Woman Killed Over Christmas Shoes

LARGO — A Pinellas County jury listened Tuesday to the vivid and horrifying story of how Stacia Berman’s body was found — wrapped in a blanket, plastic bags covering her head, floating in St. Petersburg’s Lake Maggiore with two alligators swimming nearby.

The story began with cocaine and Christmas shoes, and veered into beating and torture.

Assistant State Attorney Fred Schaub told jurors should conclude the tale by convicting Santonio “Red” Smith and Letrell “Trell” McKnight.

“We’re going to prove to you that these gentlemen are guilty of first degree murder,” Schaub said.

Berman, 42, was a cocaine addict who frequented an apartment at 527 Eighth St. N, with several other users. She was there on Christmas Eve 2011, but left. Afterward, Schaub said, Smith came to believe Berman had stolen shoes he was planning to give his children for Christmas.

So Berman was lured back to the apartment, Schaub said. Smith and McKnight were there along with a third man, Darryl “Rico” Williams, who will be put on trial later. A fourth man was present, but has not been charged and is expected to give eyewitness testimony.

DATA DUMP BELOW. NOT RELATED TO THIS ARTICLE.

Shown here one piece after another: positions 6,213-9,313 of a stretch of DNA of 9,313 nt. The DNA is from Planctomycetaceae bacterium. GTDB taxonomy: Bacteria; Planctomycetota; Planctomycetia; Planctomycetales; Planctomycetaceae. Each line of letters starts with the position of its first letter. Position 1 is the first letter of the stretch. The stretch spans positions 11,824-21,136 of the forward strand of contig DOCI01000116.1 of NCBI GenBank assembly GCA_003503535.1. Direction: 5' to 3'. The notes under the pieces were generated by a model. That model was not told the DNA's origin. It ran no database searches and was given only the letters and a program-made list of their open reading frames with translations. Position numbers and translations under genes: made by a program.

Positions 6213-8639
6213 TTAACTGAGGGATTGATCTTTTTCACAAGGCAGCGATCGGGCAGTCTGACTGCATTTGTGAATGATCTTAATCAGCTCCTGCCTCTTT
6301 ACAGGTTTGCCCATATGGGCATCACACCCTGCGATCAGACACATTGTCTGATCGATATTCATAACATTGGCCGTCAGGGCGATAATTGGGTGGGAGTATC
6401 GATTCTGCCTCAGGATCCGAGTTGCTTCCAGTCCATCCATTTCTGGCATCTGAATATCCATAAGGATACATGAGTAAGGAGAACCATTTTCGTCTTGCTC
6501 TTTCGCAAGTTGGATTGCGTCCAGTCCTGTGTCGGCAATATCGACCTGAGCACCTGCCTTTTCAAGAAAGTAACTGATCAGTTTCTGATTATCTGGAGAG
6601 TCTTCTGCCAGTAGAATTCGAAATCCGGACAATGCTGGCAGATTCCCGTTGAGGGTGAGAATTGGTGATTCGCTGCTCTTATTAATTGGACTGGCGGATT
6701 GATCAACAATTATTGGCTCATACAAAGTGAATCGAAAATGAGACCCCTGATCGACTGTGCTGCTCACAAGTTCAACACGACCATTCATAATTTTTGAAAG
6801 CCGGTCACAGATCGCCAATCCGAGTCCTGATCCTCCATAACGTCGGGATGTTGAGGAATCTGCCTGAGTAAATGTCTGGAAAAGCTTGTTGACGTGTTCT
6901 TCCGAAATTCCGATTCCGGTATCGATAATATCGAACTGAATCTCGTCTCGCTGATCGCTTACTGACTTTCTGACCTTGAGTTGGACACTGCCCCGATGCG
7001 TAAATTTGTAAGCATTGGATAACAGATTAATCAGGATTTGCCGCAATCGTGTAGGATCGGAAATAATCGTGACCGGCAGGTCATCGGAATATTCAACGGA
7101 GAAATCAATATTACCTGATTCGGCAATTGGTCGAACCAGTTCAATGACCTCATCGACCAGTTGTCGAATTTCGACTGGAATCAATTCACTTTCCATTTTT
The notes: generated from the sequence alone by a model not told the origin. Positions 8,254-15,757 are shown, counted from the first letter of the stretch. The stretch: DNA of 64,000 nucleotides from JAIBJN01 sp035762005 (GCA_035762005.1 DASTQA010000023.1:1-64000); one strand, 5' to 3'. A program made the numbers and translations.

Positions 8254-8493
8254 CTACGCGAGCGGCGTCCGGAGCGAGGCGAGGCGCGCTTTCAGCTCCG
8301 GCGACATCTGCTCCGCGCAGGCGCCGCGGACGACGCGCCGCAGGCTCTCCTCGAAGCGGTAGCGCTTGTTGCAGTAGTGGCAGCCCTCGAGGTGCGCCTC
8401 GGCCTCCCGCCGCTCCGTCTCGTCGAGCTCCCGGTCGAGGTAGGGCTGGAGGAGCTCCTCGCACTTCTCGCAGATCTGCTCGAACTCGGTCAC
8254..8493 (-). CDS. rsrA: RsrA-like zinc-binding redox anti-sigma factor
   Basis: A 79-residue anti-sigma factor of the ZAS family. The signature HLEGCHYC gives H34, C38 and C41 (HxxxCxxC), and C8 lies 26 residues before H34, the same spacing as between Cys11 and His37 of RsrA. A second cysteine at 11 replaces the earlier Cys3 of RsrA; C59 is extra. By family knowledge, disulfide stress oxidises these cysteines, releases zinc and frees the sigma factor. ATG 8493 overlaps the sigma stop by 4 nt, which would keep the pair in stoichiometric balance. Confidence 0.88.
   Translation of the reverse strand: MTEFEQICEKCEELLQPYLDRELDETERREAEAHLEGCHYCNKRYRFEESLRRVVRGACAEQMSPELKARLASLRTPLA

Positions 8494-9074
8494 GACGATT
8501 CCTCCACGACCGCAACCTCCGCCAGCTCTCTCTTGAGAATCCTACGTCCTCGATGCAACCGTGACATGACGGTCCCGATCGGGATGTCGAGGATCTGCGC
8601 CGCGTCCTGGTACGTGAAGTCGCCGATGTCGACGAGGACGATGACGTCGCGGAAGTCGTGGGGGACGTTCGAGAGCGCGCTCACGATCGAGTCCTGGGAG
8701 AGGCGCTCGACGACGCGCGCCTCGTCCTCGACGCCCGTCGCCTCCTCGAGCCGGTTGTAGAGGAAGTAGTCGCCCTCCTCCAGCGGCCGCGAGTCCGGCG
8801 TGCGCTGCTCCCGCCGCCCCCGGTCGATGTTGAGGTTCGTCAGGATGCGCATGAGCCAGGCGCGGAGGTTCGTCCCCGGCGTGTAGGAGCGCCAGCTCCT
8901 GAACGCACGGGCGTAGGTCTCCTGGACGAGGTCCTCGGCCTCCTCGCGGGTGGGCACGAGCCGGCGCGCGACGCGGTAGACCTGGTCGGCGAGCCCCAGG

Schaub provided a grisly account of what happened next. He said Smith “jumped on her so hard he broke her ribs.”

She was beaten. Bleach was poured onto her body, and she also was forced to drink it. She was burned with an iron. “Skin was falling off her body, she was crying,” Schaub said

Neighbors saw men carrying what appeared to be a body and putting it into the trunk of a car.

Schaub said it’s clear Smith and McKnight, both 23, killed Berman and should be convicted of premeditated murder. But he said they also could be found guilty under what is known as felony murder. Schaub said both men were kidnapping Berman as she was tortured, and she died as a result of that felony crime. If the jury agrees with that set of facts, it means that under the law, both men could be convicted of first degree murder — even if they didn’t actually intend to kill her.

But defense attorneys urged jurors to take a close look at the state’s case before making any conclusions.

“Mr. McKnight, we believe the evidence will show, did not touch Stacia Berman,” said Attorney John Trevena. He criticized the kidnapping claim also, saying it’s not like Berman was taken someplace against her will because she spent so much time at the apartment that neighbors actually thought she lived there. And unlike Smith, McKnight had no motive, Trevena said

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